victor steinbok aardvark66 at GMAIL.COM
Mon Apr 19 17:49:27 UTC 2010

I just started looking into all sorts of weasels, largely the more
recent, figurative use. The expressions "weasel words" and "weasel
phrase" were most certainly popularized by Teddy Roosevelt--a number
of OED citations for both "weasel-word" and "weasel" as "attrib. or
adj.", including all the earliest ones are associated with Roosevelt's
speeches. Yet, he did not coin the phrase--I already found an 1887
reference (from the Philippines!) and I am still on the first page of
search results. But one thing that appears to be completely missing in
the OED is the sense of "weasel" alone as a descriptor of someone
guilty of "weasel" behavior in that particular sense (sly, misleading,
lying, slithering). Oh, there is a sub-entry under 1.a. as "transf.
and fig.", starting with the "weazel Scot" line from Henry V. But
that's a different metaphor--perhaps "sneaky/-ing", but also
associated with "weasel sucks eggs" like that Shakespeare used more
than once--Brewer also cites As You Like It, ii 5. But this is not the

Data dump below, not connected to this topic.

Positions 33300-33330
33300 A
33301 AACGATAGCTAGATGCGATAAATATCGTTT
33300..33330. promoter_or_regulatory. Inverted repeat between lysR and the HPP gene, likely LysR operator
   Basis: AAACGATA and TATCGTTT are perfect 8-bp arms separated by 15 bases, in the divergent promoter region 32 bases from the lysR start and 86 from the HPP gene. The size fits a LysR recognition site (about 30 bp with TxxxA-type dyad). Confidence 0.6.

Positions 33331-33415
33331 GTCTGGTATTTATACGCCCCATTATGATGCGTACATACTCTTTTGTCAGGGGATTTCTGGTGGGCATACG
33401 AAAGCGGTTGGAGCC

same meaning that is used now and more closely associated with
language (although the sense of underhandedness remains in some
occurrences, which is closer to the original "sneaking around" usage).

Antedating might be very hard--not just because the word is so common,
but because there are so many shades and variations running in
parallel. Searching for phrases is a lot easier. The meaning ought to
have been

I'll have the phrase antedating in a few hours, but if anyone beats me
to it, I won't mind.

What brought this on is the connection between South Carolina and
"weasels"--which used to be the state nickname. That nickname is no
longer used and I was wondering if they have Teddy Roosevelt to thank
for that. The latest occurrence that I have--without much recent
searching (but I did the search back when hunting for
leathernecks)--is from 1893 (back to 1871). OED has 1845 and 1875 for
citations. The Roosevelt quotes and citations start around 1900 with
other (non-OED) citations going back a bit further. So if the nickname
was dropped around that time, there would be a direct connection. But
if the nickname was used up until WWII, the connection would be
tenuous at best.

Any thoughts or finds on the subject would be helpful.


The American Dialect Society - http://www.americandialect.org

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